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Centre for Philosophy for Children

Centre for Philosophy for Children

Thinking Playground summer camps
Research projects


What is philosophy for children?

Children, like adults, are philosophically curious. They ask deep questions about concepts and issues that are of central importance to human life and experience.

Philosophy for Children is an educational approach that gives children opportunities to reflect on philosophically rich questions in dialogue with other children. Through teacher facilitated discussions, children learn to support their claims, listen to each other, and think carefully about reasons as they work towards answering philosophical inquiry questions. Typical topics for Philosophy for Children sessions include friendship, change, fairness, self, and freedom. Age-appropriate stories or activities are used to prompt philosophical exploration: Can you be friends with a robot? If you had everything you ever wanted but were in a prison, would you be free? What does it mean to be brave?

Philosophy for Children enhances children’s critical, collaborative, and creative thinking skills, communication skills, and self-esteem, providing an excellent foundation for further learning.  Moreover, philosophical inquiry is valuable in and of itself. Children enjoy and benefit in a myriad of ways from philosophical dialogue and the experience of having their questions and voices heard.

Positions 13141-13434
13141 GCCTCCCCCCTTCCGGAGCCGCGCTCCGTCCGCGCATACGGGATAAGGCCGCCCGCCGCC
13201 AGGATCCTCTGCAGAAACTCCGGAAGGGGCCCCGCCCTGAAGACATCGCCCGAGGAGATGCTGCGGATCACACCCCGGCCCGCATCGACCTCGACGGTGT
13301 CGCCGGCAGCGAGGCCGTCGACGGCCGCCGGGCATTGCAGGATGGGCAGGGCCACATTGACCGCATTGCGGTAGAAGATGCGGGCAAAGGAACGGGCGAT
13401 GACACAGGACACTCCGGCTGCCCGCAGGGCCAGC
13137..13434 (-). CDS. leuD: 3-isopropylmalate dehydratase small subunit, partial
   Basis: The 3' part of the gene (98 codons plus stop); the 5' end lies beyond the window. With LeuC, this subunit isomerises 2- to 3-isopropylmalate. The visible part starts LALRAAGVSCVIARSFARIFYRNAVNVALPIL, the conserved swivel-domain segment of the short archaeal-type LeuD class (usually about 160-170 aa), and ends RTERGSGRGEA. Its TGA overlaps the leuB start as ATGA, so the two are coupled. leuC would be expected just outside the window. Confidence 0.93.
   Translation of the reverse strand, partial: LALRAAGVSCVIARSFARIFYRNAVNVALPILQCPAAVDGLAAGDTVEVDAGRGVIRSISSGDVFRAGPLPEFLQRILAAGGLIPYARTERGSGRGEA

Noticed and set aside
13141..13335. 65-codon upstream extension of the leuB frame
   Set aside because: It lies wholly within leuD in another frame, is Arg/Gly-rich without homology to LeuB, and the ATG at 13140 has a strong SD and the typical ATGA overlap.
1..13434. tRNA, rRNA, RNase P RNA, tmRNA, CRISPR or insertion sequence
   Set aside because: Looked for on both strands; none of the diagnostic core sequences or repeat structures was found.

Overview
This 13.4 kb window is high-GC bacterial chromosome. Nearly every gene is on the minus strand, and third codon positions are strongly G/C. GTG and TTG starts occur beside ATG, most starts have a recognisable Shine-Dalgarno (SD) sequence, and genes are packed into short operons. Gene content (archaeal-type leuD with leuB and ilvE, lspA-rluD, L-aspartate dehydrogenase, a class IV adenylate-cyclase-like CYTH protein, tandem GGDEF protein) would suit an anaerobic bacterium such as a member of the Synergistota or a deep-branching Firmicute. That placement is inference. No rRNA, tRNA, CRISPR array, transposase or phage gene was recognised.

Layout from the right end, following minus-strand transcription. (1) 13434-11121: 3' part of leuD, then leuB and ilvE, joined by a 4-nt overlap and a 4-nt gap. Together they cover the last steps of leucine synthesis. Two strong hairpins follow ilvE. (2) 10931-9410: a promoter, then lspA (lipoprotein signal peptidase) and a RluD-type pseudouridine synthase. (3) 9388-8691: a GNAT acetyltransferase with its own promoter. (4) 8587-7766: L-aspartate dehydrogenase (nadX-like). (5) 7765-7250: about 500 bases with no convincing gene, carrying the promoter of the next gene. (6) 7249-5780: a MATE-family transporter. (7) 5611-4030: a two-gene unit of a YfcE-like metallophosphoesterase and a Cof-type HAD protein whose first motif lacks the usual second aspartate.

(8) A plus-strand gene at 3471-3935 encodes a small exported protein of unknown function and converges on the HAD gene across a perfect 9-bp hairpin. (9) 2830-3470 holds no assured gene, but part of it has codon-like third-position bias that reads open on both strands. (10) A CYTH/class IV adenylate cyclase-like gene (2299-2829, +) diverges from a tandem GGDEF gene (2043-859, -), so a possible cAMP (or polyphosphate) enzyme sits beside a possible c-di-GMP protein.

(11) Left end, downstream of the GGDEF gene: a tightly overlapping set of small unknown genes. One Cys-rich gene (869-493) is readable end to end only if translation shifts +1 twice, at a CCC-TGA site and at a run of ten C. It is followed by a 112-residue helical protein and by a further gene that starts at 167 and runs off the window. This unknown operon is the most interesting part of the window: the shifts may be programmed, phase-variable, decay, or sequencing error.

CPC Spotlight

About the Centre for Philosophy for Children

The Centre for Philosophy for Children supports education, community outreach, and the dissemination of research in philosophy for children and the related areas of children’s rights, child development, and childhood studies.

Philosophy for children and academic research

Philosophy for Children as an approach to teaching children reasoning skills began with the work of Matthew Lipman and Ann Margaret Sharp more than 50 years ago. Since their work began, an enormous body of academic literature and research on Philosophy for Children has been published. There are important connections between the ‘philosophy’ in Philosophy for Children and many other academic areas which is why the Centre promotes related research in Education, Psychology, Political Science, Criminology, English, Math, and Science. Questions about child development, children’s rights, democratic citizenship, scientific reasoning, and the goals of education are all relevant to the project and development of Philosophy for Children.